1. ILPA is scheduled to release a new reporting template in January to ease the process of tracking fees and carry. What sort of feedback have you heard on preliminary versions?
The industry feedback, on the whole, has been very positive. The degree of warmth has varied, obviously. There are some institutions that are passionate about this, in many cases, because they’ve got constituencies pushing for it. Overall, everyone sees the benefit of this and they’re hard-pressed to argue that transparency of standardization is a bad thing. Those who are not excited by it — or don’t see an urgency — are more quiet. But I don’t think we’ve had any strong pushback.
2. Are you concerned with whether LPs will truly move forward with adopting the template?
My hope is that you’ll see something of a snowball effect. As more LPs ask for it, and as more GPs adopt it, it will become over time a standard. I don’t believe it’s going to happen overnight and, as I mentioned earlier, there are legitimate issues around having to get the backroom aligned around a new reporting template.
3. Does the size of the institution matter for that snowball effect?
Yes, probably. Because if you look at the assets under management of our larger LP managers — CalPERS, CalSTRS and organizations like that — they have many more relationships with GPs out there, and their relationships tend to be of larger size. So, if the GPs listen disproportionately to anybody, it’s probably going to be to their larger relationships.
The GPs have been actively involved in this process … We’ve had a very public effort to get GPs to weigh in on the template, to talk about what is best practice today, and what we should aspire to. [GPs also told us about] what’s hard in the template, and what we shouldn’t be doing because it’s harder to do.
4. To what extent have you seen public pension investment committees follow through on tough talk about fees?
I want to give credit where credit is due to the SEC … If you look at SEC activity, they have noticed things going on in this industry that have raised concerns. It helped us accelerate this issue as something that needs to be addressed. I would include state treasurers in that group, as being helpful in accelerating this issue as well.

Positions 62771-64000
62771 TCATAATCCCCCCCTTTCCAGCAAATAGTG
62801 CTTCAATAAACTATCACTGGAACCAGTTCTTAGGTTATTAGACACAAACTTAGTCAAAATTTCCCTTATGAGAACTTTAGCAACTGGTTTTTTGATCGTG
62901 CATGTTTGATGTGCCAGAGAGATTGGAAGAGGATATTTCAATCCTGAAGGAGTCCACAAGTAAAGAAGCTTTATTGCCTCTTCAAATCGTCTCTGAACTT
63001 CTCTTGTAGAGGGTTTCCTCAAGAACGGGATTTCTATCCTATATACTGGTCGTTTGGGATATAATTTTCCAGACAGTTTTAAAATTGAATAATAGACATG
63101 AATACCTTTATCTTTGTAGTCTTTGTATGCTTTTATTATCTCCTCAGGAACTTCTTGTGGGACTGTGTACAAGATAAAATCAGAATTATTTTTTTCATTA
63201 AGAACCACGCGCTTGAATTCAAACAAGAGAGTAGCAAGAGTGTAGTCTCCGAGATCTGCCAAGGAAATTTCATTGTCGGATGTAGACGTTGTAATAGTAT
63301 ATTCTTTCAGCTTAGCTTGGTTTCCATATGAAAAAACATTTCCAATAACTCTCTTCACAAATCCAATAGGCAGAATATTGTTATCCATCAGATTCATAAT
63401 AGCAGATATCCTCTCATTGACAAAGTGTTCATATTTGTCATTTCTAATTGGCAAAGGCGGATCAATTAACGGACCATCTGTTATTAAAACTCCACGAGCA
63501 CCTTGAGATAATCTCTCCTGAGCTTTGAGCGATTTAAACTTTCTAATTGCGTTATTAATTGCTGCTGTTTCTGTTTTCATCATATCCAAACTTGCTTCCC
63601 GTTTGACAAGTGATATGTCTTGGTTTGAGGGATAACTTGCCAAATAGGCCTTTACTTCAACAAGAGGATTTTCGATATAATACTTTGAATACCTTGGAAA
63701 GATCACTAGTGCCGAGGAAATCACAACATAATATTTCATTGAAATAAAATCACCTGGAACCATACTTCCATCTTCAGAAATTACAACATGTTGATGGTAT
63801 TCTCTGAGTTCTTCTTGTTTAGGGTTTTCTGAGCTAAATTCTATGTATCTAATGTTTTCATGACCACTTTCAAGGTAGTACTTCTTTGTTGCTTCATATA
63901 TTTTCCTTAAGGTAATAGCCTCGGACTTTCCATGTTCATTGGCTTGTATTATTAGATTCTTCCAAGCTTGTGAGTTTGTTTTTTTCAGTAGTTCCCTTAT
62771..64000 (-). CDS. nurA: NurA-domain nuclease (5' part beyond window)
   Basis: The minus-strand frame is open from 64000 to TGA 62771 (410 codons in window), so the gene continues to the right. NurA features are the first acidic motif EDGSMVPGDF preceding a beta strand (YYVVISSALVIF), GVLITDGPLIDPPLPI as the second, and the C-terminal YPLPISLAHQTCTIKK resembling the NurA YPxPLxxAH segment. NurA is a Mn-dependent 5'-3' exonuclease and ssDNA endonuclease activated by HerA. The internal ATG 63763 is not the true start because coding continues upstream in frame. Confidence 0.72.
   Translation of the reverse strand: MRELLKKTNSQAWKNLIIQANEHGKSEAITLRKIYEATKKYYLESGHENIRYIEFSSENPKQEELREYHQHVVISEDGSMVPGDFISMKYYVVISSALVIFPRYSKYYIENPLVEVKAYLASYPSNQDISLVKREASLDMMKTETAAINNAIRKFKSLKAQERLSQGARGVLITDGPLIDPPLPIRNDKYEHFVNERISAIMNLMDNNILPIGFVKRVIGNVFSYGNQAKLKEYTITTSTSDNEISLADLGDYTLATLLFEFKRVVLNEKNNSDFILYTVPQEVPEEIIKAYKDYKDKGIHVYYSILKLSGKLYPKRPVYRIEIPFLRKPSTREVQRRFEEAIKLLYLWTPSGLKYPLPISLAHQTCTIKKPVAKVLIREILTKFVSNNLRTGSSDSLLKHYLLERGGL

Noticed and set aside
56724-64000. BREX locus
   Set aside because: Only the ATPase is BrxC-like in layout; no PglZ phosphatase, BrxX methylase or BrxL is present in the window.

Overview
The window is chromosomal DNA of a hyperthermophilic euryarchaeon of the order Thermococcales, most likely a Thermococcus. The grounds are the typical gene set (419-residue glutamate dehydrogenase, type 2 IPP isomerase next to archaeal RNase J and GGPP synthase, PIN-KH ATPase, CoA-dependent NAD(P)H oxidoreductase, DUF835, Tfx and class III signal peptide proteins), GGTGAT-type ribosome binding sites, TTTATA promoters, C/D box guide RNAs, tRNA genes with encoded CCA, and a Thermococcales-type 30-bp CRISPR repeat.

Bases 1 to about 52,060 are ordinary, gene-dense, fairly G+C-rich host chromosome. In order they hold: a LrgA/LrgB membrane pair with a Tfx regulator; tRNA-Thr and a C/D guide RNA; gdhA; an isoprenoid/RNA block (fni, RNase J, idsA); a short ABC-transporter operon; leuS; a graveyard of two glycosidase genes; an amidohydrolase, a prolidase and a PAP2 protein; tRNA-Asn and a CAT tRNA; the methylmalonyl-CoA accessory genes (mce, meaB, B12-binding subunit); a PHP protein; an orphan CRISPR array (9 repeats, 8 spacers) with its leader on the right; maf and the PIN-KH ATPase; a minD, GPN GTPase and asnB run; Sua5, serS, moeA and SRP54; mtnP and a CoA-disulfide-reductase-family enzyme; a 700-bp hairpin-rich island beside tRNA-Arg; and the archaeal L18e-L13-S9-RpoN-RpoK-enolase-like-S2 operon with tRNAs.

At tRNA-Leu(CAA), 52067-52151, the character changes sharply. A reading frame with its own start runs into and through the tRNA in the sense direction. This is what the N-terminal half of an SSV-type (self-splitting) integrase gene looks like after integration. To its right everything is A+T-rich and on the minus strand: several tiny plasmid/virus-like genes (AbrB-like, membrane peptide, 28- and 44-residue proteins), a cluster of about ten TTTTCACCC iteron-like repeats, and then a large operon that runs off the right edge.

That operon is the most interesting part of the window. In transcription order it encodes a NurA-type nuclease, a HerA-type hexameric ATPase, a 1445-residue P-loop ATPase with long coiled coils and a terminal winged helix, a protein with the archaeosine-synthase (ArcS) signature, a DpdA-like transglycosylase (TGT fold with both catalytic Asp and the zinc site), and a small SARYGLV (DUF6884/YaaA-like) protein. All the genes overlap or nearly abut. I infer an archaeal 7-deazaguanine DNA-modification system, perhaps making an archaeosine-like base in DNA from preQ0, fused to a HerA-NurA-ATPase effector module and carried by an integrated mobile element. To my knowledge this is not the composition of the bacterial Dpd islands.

Our duty is to advocate the best we can on behalf of our members and … in an ideal world, create a level of transparency and behavior that does not require intervention because there’s nothing intervention would add.
5. That’s interesting, because PE firms’ registration as investment advisers under Dodd-Frank seemed to accelerate the push for greater transparency.
The amount of regulation that … a state or federal organization determines necessary is driven by its comfort with whether the industry itself is measuring up to the sorts of standards the community and electorate feel appropriate.
So my point is, the more we can do to keep our house in order and operate to the highest standards … the less [government] bodies will feel a need to pass legislation or regulate.
That [isn’t] to say there will not be any regulation at the state or federal level, but it means, hopefully, that it will lean toward less rather than more.
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Edited for clarity by Sam Sutton
Photo of Peter Freire, CEO of the Institutional Limited Partners Association, courtesy of ILPA